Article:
Several communications-industry heavyweights are responding to today's much-anticipated Internet-wide Day of Action to support net neutrality. Some are pushing for Congressional intervention --
a legislative solution that would end the FCC's game of regulatory ping pong -- but they face resistance from net neutrality advocates who argue that the issue has already been decided by the courts. Moreover, any new legislation, advocates say, would simply align with new efforts to overturn the 2015 Open Internet Order.
Fight for the Future, freepress and Demand Progress organized the event to precede the Federal Communications Commission's July 17 public comment deadline on its proposed changes to net neutrality rules and Title II. About 80,000 companies, websites and organizations joined the movement, freepress said.
These include public-interest groups like Free Press Action Fund, the Center for Media Justice, Demand Progress and Fight for the Future, along with companies like Airbnb, Amazon, Etsy, Facebook, Google, Kickstarter, Mozilla, reddit, Spotify and Twitter. To promote their cause, organizers created shareable banners and alerts, and made it simple for consumers to contact the FCC and Congress before the FCC's July 17 deadline for comments.
While some operators, such as Spectrum and T-Mobile, did not address the topic on their websites or social networks, others chose to do so; most frequently, CSPs lobbied for Congress, not the FCC, to decide on Internet guidelines. Open Internet protections, argued Will Johnson, senior vice president of Federal Regulatory & Legal Affairs at Verizon (which did not participate in today's event), "deserve to be written in ink, not pencil."
Here's a look at what some industry titans said publicly about today's Day of Action, net neutrality and the FCC's move to overturn Title II, along with comments from the three organizing groups.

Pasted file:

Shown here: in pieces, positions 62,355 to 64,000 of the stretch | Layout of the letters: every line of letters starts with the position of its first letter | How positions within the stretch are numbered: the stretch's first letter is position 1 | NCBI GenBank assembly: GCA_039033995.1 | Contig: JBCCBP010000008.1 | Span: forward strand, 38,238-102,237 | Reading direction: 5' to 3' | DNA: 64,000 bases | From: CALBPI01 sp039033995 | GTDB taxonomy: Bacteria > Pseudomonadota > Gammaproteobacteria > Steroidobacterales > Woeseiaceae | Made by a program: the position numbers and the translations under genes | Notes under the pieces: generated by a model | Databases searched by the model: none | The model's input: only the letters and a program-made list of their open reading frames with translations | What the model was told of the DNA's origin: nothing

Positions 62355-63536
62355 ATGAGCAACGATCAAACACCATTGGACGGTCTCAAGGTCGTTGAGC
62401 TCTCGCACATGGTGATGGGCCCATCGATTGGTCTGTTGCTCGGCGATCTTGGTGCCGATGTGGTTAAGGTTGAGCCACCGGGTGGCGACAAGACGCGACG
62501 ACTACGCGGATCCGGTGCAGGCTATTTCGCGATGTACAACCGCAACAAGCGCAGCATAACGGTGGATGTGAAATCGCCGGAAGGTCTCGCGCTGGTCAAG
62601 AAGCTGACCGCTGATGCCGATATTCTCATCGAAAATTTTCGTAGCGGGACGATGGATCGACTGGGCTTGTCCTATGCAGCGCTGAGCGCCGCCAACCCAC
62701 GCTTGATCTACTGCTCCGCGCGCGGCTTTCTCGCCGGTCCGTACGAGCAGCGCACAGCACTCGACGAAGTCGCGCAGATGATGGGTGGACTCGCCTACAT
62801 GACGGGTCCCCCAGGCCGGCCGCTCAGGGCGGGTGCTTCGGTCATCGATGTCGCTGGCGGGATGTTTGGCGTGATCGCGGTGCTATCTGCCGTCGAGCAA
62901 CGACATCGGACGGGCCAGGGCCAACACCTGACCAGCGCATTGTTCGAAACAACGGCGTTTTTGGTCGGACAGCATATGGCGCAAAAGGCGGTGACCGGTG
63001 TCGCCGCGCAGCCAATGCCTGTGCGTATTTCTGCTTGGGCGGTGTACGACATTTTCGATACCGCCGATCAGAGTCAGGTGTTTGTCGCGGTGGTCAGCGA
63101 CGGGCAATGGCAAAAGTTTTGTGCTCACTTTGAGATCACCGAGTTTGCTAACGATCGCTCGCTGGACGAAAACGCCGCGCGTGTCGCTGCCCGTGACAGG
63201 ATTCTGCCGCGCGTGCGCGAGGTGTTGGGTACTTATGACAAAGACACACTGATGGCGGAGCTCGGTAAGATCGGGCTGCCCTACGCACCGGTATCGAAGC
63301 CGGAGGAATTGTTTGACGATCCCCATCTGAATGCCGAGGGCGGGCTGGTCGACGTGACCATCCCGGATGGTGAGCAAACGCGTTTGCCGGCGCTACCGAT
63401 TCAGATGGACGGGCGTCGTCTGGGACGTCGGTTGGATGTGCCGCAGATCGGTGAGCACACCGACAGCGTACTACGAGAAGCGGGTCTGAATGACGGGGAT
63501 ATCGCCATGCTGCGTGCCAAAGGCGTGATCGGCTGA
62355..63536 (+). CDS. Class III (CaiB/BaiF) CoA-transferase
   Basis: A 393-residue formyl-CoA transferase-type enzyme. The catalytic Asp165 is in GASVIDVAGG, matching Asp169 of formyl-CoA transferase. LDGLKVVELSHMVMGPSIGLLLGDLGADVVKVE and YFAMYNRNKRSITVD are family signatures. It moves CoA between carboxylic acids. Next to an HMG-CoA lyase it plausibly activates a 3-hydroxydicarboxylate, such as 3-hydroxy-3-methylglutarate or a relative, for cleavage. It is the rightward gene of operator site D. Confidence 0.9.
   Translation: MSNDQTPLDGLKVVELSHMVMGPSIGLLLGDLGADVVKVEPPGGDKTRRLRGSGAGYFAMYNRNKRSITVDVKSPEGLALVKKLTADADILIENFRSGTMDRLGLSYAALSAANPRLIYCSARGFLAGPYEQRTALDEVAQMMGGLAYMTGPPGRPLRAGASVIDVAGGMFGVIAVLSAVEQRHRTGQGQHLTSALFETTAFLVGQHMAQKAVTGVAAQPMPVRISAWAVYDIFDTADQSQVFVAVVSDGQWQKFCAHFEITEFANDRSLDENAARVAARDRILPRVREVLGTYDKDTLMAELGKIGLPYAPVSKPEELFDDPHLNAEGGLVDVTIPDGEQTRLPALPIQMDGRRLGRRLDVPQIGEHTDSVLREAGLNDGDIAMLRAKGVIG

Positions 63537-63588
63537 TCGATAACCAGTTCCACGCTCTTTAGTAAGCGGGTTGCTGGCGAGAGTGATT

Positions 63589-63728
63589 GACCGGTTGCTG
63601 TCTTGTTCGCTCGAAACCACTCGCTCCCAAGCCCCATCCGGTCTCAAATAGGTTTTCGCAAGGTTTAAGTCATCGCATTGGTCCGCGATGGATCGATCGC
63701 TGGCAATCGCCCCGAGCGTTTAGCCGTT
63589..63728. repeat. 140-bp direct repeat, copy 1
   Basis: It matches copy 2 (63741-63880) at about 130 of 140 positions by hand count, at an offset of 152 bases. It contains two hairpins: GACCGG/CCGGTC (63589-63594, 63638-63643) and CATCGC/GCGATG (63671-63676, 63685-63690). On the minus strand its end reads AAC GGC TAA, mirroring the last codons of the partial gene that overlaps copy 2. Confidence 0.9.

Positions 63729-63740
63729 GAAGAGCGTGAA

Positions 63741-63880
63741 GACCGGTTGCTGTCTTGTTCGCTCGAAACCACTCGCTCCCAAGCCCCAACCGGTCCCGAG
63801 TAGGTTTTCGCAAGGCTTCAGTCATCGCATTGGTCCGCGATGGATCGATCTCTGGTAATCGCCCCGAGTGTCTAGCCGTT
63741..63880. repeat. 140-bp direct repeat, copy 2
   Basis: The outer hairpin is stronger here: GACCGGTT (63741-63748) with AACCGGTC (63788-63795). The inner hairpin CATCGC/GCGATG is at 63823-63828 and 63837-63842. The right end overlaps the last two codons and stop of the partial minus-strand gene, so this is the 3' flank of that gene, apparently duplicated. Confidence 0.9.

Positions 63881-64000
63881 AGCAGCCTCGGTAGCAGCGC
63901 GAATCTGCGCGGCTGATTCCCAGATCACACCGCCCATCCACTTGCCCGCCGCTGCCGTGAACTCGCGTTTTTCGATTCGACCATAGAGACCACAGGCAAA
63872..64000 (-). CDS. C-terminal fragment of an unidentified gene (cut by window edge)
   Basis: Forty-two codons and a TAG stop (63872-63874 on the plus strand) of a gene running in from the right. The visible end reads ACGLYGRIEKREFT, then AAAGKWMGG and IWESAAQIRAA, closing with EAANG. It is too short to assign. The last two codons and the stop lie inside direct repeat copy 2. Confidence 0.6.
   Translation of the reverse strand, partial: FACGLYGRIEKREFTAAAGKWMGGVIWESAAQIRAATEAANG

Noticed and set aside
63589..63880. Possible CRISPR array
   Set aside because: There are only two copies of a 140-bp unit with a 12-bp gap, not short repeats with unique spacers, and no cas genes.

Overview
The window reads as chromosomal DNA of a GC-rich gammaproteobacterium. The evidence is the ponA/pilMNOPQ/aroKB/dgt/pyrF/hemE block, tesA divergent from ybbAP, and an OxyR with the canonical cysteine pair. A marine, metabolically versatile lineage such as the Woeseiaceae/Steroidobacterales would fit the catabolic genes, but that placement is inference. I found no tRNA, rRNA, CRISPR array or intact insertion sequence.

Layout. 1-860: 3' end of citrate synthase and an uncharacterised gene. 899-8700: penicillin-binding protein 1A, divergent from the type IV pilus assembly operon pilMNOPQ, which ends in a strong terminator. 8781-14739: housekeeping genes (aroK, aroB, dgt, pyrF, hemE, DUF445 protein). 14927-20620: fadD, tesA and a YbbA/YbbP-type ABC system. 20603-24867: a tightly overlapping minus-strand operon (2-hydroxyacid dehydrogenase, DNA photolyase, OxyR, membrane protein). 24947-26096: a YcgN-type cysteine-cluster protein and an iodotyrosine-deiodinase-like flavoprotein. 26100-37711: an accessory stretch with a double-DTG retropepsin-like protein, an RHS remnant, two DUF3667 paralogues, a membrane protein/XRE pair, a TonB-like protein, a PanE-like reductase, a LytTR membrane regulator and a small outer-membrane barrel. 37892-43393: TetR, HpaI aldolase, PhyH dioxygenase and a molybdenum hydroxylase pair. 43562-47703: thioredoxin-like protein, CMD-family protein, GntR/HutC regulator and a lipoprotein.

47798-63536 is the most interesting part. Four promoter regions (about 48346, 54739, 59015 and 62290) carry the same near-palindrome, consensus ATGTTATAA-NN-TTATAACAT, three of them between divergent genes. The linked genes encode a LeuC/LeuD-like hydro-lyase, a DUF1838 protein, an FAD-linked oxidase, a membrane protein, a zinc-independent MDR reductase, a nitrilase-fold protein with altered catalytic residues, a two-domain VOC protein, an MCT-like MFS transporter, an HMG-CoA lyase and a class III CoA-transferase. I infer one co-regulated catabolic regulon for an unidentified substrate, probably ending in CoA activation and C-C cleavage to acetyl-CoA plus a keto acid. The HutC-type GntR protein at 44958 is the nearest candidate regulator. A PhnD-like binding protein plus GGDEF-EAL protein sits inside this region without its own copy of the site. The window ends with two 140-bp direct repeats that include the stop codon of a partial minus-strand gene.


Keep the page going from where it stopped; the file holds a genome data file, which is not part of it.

The 2020 Summer Olympics in Japan will be one of the first large-scale deployments of 5G, but misinformation could delay other organizations' implementations – unless operators educate potential customers about 5G's many real capabilities.
After collecting 42 million speed tests for 12 months, Cable.co.uk analyzed the data to determine the fastest broadband in the United States, finding tiny Rhode Island led the way, followed by Washington and Massachusetts.
5G promises connectivity 10 to 100 times faster than 4G networks, with latencies less than 1msec, making real-time applications such as tactile Internet useable over mobile networks for the first time. However, mobile operators will need to deploy ten times as many radio sites, each with highly reliable plug-and-go multi-gigabit connections, to achieve that level of performance.
In this UBB2020 webinar, Heavy Reading's Gabriel Brown and ADTRAN's Ryan McCowan will:
Discuss 5G densification strategies and their network impact
Outline the different requirements for backhaul and fronthaul needed to support 5G densification strategies
Explore next-generation PON-fixed access technologies and software defined networking principles as emerging solutions to accelerate 5G densification
Outline how NG-PON2, the next-generation multi-gigabit fiber technology, supports the x-haul (fronthaul, backhaul and crosshaul applications) requirements of 5G
NG-PON2 broadband access technology is already in trials with multiple major network operators but is it too early for the commercial deployment of this next generation ultra-broadband technology? In this UBB2020 live radio show, ADTRAN's Kurt Raaflaub provides an update on NG-PON2 developments and chats to Light Reading's Ray Le Maistre about how this technology could play a role in production access networks in 2017.